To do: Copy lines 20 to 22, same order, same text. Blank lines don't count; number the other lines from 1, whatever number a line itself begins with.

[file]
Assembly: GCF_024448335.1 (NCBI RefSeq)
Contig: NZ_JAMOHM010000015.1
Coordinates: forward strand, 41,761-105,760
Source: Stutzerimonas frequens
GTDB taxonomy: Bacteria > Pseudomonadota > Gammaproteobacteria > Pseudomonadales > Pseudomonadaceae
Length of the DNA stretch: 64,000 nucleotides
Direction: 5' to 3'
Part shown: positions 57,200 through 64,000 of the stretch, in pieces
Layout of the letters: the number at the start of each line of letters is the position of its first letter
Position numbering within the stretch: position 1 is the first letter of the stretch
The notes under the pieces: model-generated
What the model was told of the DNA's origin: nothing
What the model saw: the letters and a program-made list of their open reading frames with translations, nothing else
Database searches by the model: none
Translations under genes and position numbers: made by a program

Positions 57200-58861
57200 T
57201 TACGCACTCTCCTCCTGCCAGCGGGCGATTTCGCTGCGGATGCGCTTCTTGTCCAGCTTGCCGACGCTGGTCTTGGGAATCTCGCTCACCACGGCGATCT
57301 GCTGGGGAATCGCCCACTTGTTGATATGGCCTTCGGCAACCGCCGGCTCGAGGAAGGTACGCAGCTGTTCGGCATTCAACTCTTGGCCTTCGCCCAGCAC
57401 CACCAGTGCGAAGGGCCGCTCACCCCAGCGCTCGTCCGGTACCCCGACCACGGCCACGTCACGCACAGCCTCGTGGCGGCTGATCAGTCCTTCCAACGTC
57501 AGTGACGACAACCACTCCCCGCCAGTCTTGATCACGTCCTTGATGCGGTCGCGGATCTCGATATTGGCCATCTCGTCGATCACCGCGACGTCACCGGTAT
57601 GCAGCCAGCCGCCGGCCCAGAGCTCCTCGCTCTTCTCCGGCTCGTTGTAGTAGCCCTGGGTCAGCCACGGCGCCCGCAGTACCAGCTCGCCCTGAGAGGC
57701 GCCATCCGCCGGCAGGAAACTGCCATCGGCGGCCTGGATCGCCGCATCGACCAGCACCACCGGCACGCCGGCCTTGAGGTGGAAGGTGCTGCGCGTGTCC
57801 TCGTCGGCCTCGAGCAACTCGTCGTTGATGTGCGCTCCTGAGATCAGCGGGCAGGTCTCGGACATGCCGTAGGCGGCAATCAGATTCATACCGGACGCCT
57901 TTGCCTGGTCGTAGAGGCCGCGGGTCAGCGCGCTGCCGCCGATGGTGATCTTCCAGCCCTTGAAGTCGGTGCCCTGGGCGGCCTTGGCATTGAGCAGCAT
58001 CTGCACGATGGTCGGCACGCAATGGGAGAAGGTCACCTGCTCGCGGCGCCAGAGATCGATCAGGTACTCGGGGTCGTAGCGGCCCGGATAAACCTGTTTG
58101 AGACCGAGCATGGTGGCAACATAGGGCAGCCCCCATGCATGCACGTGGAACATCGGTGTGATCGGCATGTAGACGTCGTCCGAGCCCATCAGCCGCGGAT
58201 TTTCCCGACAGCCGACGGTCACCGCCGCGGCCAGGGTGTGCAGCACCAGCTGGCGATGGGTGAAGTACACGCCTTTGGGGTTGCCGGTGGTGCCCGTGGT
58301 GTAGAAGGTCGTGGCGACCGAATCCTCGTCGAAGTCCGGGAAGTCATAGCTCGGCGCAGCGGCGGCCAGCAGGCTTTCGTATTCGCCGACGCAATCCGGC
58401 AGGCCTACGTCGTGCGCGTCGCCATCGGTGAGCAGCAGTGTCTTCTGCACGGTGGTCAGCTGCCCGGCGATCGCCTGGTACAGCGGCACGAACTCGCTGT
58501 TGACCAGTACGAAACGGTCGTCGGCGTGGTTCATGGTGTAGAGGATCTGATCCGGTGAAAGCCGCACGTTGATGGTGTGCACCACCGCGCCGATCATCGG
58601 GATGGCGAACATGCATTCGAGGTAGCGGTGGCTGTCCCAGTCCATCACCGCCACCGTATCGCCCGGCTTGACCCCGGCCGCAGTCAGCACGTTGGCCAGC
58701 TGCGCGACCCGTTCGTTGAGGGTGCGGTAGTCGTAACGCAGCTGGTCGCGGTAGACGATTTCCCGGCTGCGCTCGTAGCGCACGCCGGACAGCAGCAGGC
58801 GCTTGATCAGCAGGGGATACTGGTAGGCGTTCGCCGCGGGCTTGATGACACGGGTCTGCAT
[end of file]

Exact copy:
57401 CACCAGTGCGAAGGGCCGCTCACCCCAGCGCTCGTCCGGTACCCCGACCACGGCCACGTCACGCACAGCCTCGTGGCGGCTGATCAGTCCTTCCAACGTC
57501 AGTGACGACAACCACTCCCCGCCAGTCTTGATCACGTCCTTGATGCGGTCGCGGATCTCGATATTGGCCATCTCGTCGATCACCGCGACGTCACCGGTAT
57601 GCAGCCAGCCGCCGGCCCAGAGCTCCTCGCTCTTCTCCGGCTCGTTGTAGTAGCCCTGGGTCAGCCACGGCGCCCGCAGTACCAGCTCGCCCTGAGAGGC